The primary target for an RNA vaccine, as for traditional vaccines, is dendritic cells, which, Pulendran told me, "love to gobble up nanoscale droplets." They shuttle the RNA-laden fat globules through their outer membranes into the cytoplasm, a cell's factory floor. Once inside, the RNA strands make their way to protein-producing power tools called ribosomes and perch on them.
"The ribosomes decipher the strands' coded instructions and churn out new SARS-CoV-2 spike-protein bits of incomparable purity by the bucketful -- it's like a cellular protein factory," Pulendran said.
Dendritic cells in the vicinity of the shot take up the antigen-coding RNA and can, as a result, produce tons of antigen on their own. This triggers an effect similar to traditional vaccines, in which dendritic cells displaying their antigenic trophies on their surfaces race to the lymph nodes to tip off the immune cells hanging out there.
Dendritic cells' newfound ability to brew up the SARS-CoV-2 antigen they've produced by themselves may result in bits of chewed-up antigen being displayed all the more abundantly on these cells surfaces. This, Pulendran suggested, could boost the immune response -- and could help explain the effectiveness of both RNA-based COVID-19 vaccines.
Non-immune cells such as those in muscle or nearby fat tissue -- which wouldn't have ingested the antigens contained in traditional vaccines -- can, in principle, take up RNA; but they do so far less efficiently than dendritic cells.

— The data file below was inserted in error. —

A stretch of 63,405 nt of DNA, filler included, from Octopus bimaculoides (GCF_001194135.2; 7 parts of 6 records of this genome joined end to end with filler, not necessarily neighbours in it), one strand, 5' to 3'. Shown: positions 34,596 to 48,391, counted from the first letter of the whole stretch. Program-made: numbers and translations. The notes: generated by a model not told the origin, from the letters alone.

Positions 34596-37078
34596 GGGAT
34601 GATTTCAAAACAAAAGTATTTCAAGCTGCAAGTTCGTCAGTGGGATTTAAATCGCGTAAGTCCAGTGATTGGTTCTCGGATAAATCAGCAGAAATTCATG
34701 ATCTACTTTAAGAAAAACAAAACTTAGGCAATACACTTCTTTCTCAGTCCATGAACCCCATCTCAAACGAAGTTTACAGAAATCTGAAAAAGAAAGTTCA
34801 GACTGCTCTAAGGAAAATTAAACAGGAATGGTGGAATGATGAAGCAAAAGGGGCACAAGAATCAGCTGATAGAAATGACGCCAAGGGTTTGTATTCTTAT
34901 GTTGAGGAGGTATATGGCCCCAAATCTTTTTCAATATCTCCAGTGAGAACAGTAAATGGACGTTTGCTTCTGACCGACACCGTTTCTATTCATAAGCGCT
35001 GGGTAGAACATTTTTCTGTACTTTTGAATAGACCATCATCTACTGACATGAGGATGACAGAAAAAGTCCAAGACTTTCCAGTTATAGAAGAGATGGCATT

If any non-immune cells in the vicinity were to take up RNA from the COVID-19 vaccine, they, too, would produce the spike protein. And they, too, would chew up a fraction of these newly produced protein pieces into little tidbits and display them on their surfaces for inspection by roving immune cells that survey our tissues for signs of intruders.
This, Pulendran said, could amplify the antigen's exposure to those patrolling inspectors on the lookout for invaded cells -- for instance, in the lung and upper respiratory tract, where SARS-CoV-2 most likes to get a toehold. This would further strengthen the immune response.
Importantly, the genes of cells that ingest vaccine RNA aren't altered. The RNA delivered by a vaccine needs only to get to the cytoplasm, not to penetrate the cell nucleus -- where the genes reside -- to produce antigenic material. Even if the vaccine RNA did get into the nucleus, our cells are unable to convert RNA into the DNA our genes are made of.
Nor can the vaccine RNA molecules taken up by our cells replicate themselves -- our cells contain no capacity to perform that operation.
While the COVID-19 vaccines have been proven effective in preventing severe disease, their ability to block disease transmission remains unknown. But, Pulendran pointed out, that caveat applies to most vaccines we've been routinely using for years.
Another unknown, the durability of immunity the vaccines confer, can only be assessed as the months and years roll by.
The 19th-century poet and philosopher Ralph Waldo Emerson once called the opening volley of the American Revolutionary War "the shot that was heard around the world."
The revolutionary new RNA vaccines may someday be recalled as the shots that cured around the world.
Image by Markus Mainka